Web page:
The Norwichtown Green

The Norwichtown Green

Plaque sponsored by The State of Connecticut

Located at the intersection on Town Street, West Town Street, & East Town Street

In 1659 the Mohegan chief Uncas sold to settlers led by Major John Mason and the Reverend James Fitch “nine miles square,” part of which became Norwich. According to Frances M. Caulkin’s History of Norwich, “At the end of the first century… the church no longer necessary as a look-out post of the town, came down from the hill, and took its position at the corner of the Green… the place where trades, merchandise, public business, military exercises, shows, sports, festivals, and the general enterprise of the town, found a center.”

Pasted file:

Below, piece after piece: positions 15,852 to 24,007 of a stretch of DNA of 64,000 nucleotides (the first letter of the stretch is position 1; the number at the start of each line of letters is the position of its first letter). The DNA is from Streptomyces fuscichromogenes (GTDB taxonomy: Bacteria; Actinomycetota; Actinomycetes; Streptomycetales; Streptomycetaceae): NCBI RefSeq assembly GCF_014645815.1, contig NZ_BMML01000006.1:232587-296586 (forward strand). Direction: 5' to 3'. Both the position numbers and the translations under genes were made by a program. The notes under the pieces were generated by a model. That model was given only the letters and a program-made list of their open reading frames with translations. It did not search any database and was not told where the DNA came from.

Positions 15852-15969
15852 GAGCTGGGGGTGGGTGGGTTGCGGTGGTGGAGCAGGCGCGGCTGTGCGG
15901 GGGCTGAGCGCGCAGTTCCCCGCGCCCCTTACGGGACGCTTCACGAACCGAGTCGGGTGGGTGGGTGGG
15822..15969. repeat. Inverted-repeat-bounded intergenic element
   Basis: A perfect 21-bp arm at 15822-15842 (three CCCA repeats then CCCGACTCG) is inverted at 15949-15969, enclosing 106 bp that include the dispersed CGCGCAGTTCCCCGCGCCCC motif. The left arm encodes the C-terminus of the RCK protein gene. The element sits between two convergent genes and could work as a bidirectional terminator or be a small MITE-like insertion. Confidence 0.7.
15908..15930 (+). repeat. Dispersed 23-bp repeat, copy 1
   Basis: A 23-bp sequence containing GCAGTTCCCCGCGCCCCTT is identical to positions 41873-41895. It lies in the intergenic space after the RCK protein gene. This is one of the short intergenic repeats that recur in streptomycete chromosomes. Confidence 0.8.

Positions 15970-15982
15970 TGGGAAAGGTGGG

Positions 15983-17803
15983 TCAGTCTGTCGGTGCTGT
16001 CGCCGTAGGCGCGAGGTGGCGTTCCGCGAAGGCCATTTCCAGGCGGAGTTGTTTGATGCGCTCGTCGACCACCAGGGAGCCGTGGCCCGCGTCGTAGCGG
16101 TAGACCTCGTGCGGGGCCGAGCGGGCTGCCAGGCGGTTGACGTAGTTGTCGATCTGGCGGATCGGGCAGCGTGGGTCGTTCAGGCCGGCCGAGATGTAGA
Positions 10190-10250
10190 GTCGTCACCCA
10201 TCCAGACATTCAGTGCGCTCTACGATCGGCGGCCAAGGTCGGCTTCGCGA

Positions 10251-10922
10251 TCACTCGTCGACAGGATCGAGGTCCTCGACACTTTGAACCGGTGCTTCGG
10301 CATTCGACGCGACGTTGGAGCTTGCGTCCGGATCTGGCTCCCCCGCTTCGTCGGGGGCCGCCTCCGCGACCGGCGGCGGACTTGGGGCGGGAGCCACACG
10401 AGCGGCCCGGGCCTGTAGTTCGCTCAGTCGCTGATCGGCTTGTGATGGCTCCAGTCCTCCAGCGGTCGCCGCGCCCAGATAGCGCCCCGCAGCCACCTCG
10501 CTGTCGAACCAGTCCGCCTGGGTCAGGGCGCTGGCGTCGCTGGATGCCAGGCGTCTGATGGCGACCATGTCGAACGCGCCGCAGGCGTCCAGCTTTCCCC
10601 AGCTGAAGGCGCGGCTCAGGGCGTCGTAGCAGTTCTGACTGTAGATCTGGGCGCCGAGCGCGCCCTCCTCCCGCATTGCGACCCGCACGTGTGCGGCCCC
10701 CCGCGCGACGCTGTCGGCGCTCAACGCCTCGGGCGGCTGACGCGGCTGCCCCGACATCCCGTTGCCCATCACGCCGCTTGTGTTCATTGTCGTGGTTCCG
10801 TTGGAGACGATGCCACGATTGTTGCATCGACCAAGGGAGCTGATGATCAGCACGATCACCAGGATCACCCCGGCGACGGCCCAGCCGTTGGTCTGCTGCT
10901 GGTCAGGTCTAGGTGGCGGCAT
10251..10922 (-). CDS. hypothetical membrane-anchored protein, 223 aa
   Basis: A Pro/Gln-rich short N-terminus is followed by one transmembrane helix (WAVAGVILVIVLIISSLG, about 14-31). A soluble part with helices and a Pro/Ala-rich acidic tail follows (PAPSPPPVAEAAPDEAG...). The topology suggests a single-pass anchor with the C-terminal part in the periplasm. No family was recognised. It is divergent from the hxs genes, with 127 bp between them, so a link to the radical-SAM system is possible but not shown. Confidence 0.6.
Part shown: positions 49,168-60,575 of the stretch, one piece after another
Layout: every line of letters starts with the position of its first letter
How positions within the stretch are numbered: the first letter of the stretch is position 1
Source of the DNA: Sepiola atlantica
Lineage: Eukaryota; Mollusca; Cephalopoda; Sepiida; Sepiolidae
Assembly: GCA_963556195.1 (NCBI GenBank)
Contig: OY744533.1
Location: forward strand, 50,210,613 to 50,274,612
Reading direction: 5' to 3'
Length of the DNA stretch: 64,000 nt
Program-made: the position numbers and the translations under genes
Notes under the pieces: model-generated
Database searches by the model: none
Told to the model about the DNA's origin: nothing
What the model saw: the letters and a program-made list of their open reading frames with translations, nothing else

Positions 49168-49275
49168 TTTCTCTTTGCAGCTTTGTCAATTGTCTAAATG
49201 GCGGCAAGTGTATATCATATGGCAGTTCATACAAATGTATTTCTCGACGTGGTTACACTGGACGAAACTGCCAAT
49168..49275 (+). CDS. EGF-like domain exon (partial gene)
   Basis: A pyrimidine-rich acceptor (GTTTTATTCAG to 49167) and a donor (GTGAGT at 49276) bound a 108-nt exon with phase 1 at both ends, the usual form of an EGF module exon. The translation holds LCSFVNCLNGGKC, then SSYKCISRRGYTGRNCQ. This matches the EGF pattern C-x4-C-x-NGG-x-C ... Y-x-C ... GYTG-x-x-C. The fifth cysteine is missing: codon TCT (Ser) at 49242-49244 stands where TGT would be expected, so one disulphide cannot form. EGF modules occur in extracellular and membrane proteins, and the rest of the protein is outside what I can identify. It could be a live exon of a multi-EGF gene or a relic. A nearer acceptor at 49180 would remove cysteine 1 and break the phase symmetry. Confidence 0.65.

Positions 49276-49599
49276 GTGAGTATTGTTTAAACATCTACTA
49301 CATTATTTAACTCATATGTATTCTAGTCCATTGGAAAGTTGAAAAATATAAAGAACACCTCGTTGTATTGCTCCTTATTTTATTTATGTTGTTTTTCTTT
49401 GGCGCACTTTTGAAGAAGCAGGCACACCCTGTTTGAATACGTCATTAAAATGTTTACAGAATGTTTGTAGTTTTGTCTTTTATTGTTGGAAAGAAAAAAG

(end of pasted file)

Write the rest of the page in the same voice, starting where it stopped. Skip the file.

“The County Jail stood on the north side at the foot of the hill; the Court House was in the open area; the Post Office not far from the meeting house… taverns, schools, and shops alternating with private dwellings around the border.”

Opposition to British rule increased over the next few years and the residents erected Liberty Tree, “a lofty pole… decked with standards and appropriate devices… Here almost daily, people assembled to hear the news, make speeches, and encourage each other in the determinations to resist the oppression.”

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